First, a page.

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Paradox Card (Blue) Review

June 27th, 2016 11:06pm
Rating:
Reviewed by James Wood
Mickael Chatelain's routine for Paradox Card in the promo video is fast, funny, magical, and easy to do. He displays a playing card with a small round hole cut in its back. But when he flips the card to show its face, the hole is square. He flips the card several more times, first in his hand and then on a table, and the hole keeps changing from square to round and back again.

Chatelain's routine looks like a great opener for strolling magic. The trouble is, it works only if you are wearing a certain kind of shirt and can display the card on a certain kind of surface. Performance under strong light is risky. These limitations can make the trick impractical, depending what you wear and where you perform.

Because Paradox Card works only under certain restricted conditions that go unmentioned in the product description, I'm giving it only three stars. However, the trick may be perfect for some magicians in some circumstances. With a little care it can be performed surrounded. The card is not inspectable.

Despite the limitations of Paradox Card, I'm impressed by its cleverness. It uses two different methods to change the hole's shape, and they work together to make the trick a genuine fooler.

Here are four ideas for making this trick more attractive. Some you can do yourself. Others will have to wait until Chatelain comes out with "Paradox Card 2".

First, the square hole in the card has white edges (as you might expect when a hole is cut into a card). If these edges are colored black with a Sharpie, the gimmick is much more deceptive even in strong light.

Second, the holes in the card are small and a little hard to see. Furthermore, the edges of the square hole are hard to distinguish from the design on the playing card's face (although visibility is better when the gimmick is laid on the table). The holes would be easier to see if they were larger. The trick might be more effective if it used a jumbo playing card, or even something other than a playing card, such as a giant $1 bill.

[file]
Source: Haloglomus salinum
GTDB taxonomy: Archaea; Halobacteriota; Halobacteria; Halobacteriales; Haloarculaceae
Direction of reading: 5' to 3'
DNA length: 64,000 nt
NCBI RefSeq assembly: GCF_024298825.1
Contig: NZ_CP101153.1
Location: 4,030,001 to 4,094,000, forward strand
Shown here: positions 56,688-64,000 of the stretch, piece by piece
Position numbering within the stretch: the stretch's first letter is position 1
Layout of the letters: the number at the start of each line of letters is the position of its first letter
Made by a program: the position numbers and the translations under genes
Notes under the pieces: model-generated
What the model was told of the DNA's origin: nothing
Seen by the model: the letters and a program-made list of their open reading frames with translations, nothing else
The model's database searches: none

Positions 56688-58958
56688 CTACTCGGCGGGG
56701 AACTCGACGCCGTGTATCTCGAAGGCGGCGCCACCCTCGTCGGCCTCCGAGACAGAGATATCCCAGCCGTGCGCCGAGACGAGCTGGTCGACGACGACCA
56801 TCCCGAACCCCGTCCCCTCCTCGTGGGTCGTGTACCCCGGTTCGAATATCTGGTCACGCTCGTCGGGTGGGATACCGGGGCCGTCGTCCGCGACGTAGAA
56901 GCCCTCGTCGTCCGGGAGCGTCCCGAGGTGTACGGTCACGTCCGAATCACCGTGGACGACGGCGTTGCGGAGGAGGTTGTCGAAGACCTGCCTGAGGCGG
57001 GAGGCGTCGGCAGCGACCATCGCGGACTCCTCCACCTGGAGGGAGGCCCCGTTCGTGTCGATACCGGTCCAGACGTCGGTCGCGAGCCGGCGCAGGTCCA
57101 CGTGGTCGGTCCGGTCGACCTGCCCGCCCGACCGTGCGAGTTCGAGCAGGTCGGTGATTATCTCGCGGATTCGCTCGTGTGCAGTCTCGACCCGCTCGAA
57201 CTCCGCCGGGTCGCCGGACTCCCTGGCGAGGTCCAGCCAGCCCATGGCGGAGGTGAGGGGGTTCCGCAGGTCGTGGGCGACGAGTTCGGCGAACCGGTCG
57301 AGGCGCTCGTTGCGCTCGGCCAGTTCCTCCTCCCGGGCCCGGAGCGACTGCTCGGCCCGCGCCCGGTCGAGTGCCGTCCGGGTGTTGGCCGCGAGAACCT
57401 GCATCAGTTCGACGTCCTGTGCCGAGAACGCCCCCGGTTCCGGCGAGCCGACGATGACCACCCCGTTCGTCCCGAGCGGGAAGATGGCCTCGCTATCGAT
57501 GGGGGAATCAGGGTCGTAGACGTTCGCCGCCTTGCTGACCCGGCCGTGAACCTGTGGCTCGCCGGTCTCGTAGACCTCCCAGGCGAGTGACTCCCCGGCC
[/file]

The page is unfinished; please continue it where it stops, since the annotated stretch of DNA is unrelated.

Third, the gimmick for Paradox Card is somewhat delicate and will definitely need replacement after a while. The trick would be a much better buy for the money if included instructions for making replacement gimmicks and advice about where to purchase materials.

Fourth, Paradox Card might turn into a classic if it came with a routine that was practical in more settings. If you buy the trick from Penguin, you receive access to a video in which Rick Lax offers some good ideas about making the trick more workable. He recommends performing on a certain kind of napkin instead of on a table. I found that a crumpled silk may work even better than a napkin, because the silk takes up less pocket space and its creases help disguise the gimmick's secret.

Product info for Paradox Card (Blue)

Author: Mickael Chatelain
Publisher: Gi'Mick Magic
Average Rating:  (1)
Retail Price: $19.95
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Manufacturer's Description:

Sometimes an effect is so surreal, so paradoxical, that even IMAGINING it is an accomplishment.

Mickael Chatelain is a genius to not only imagine it, but to create a beautiful hand-crafted method to go with it.

Imagine holding up a playing card. One side facing you the other side facing your audience. The spectators see the card has a circle cut out of it. You explain to them that the hole is not round it is a square. The spectators look at you like you are crazy but sure enough when you turn the card there is indeed a square cut out of the card. You can repeat this as many times as your spectators desire.

Includes a gimmick card and online video instructions.


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